U.S. Congress

U.S. Congress >AP file photo

September 20, 2019 will mark the second anniversary of the impact of the devastating Hurricane Maria on Puerto Rico. Since then, the economy shifted from the devastation in the immediate aftermath, to moderate growth (rebound) after Maria, but in the last months of 2019 there has been a weakened productive activity.

It is important to place into context that prior to the hurricane, Puerto Rico’s economy was already a decade into a depression and that in 2016 the island had formally entered into a federal liquidation process under the Puerto Rico Oversight, Management & Economic Stability Act (Promesa).

Thus, three crises coincided simultaneously: a severe depression, fiscal bankruptcy, and a hurricane, which represent an historic challenge to the local economy.

Federal Aid Assigned to Date

In Inteligencia Económica Inc. we have estimated that ever since the hurricane impacted the island, the economy has received roughly $19 billion, which includes $5.4 billion in FEMA funds, $1.2 billion in the Nutritional Assistance Program (PAN by its Spanish acronym), $3.2 billion in additional Medicaid funding, and the insurance companies have already paid $6 billion.

The Small Business Administration (SBA) provided loans upwards to $2.2 billion, while more than $4.9 billion were allocated to rehabilitate the electricity system.

These funds were essential in providing the economy a level of temporary dynamism between 2018 and the first half of 2019. As of March, as mitigation funds run out, the local economy begins to exhibit a slowdown.

However, the focus of analysis at this time is if the $45 billion that the U.S. Congress approved to finance Puerto Rico’s reconstruction will finally be disbursed by the corresponding federal agencies.

Way before the Ricardo Rosselló administration collapsed on July 2019, federal aid appeared to be drowned by federal and local bureaucracies. Public confrontations between the Donald Trump administration and then-Governor Rosselló sharpened the stagnation of these funds. Sources from the U.S. Congress affirmed that it is uncertain whether the appropriated funds will ever reach Puerto Rico.

The discomfort from Congress towards the local government and the political sector in general is very high. There is also a high level of distrust from Trump’s advisers towards the local government’s real capacity to use that money effectively.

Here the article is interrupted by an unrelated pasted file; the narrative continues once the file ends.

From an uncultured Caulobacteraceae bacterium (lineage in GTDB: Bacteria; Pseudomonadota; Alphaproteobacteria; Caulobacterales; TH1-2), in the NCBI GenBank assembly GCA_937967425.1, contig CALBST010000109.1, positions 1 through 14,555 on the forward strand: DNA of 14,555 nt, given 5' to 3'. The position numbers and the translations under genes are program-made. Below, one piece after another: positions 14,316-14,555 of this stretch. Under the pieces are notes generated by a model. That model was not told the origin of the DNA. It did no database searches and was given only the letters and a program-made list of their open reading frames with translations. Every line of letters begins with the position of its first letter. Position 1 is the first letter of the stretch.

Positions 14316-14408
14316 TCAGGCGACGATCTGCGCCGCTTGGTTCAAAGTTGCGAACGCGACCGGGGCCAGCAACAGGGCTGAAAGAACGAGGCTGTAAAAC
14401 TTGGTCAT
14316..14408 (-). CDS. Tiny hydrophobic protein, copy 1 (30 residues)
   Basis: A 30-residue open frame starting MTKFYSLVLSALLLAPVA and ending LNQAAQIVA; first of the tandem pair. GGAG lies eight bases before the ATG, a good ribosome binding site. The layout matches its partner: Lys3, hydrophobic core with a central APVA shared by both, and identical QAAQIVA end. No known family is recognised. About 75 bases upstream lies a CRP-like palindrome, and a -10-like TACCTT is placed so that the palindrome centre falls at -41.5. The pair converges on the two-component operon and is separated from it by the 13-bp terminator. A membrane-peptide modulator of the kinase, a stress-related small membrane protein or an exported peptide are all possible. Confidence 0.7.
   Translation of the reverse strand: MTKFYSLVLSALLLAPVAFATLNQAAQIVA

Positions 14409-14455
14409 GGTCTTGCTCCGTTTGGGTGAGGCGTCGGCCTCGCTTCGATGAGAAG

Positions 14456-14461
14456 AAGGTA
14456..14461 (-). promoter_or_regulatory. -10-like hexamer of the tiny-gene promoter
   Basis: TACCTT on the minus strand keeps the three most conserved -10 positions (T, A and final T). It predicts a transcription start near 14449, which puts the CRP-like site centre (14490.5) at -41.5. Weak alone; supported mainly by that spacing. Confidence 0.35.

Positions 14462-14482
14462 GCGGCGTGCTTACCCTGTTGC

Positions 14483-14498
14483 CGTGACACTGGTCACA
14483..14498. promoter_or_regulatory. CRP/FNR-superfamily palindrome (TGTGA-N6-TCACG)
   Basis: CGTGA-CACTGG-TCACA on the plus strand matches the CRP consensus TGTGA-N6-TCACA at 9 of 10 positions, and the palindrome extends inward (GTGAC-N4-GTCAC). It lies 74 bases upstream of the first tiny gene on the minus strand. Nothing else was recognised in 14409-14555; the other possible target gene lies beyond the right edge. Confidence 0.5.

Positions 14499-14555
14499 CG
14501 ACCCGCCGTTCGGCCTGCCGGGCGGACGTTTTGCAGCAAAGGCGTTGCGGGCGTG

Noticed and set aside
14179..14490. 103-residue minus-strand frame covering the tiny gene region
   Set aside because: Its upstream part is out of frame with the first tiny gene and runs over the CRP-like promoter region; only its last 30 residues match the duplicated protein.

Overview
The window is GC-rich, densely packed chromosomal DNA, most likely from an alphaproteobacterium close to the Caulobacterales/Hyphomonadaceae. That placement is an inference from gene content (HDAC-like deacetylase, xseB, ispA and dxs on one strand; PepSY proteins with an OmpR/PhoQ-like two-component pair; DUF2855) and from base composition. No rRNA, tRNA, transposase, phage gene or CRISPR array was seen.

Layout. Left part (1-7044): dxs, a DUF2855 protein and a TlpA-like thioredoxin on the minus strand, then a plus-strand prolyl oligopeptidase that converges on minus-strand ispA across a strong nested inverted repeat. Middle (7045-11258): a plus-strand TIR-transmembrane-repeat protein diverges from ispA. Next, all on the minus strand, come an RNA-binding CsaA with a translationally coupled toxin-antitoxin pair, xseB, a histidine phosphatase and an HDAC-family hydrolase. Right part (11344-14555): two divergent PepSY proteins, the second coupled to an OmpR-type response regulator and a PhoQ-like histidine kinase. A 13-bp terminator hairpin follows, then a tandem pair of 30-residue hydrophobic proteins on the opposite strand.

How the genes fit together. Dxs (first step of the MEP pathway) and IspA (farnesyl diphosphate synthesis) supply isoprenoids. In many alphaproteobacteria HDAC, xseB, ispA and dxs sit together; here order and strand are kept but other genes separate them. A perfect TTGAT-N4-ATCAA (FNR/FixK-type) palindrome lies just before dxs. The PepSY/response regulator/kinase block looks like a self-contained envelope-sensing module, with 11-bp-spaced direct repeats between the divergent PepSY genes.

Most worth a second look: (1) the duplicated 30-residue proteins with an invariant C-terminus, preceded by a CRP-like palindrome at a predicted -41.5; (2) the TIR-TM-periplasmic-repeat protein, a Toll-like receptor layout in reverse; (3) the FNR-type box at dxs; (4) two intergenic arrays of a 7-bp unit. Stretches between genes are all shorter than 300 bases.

Trump’s own public scrutiny against the island’s corruption send a message not only to Puerto Rico, but to the Republican Senate and the legislative minority in the U.S. House of Representatives, also, Republican.

Wars Against the Oversight Board Don’t Help Either

Battles between the local government and the Financial Oversight & Management Board (FOMB) to implement Promesa haven’t helped either in creating a collaborative environment so that Congress is more open to helping Puerto Rico.

In fact, the scenarios of economic recovery and debt repayment capacity created by FOMB are based on the fact that, in effect, the $45 billion be used to empower the economy, increase tax collections, and pay off a larger portion of the public debt.

As such, there needs to be a thorough consideration on the possibility of those funds not arriving, and there needs to be an alternate plan. In the short term, the government and the private sector in its entirety have placed all hopes on that federal aid, which every day seems farther away.

If that funding were not to arrive, the economy could regress to FOMB’s original projections for the gross national product (GNP) in the following years. This is a macroeconomic scenario of zero external funding from federal resources, very low private investment, and an austerity measure via FOMB’s Fiscal Plan.

This would place Puerto Rico in a scenario of total reliance on the possibility of being able to return to capital markets after we succeed the bankruptcy (Title III of Promesa), or the internal financing of the recovery process through private funds.

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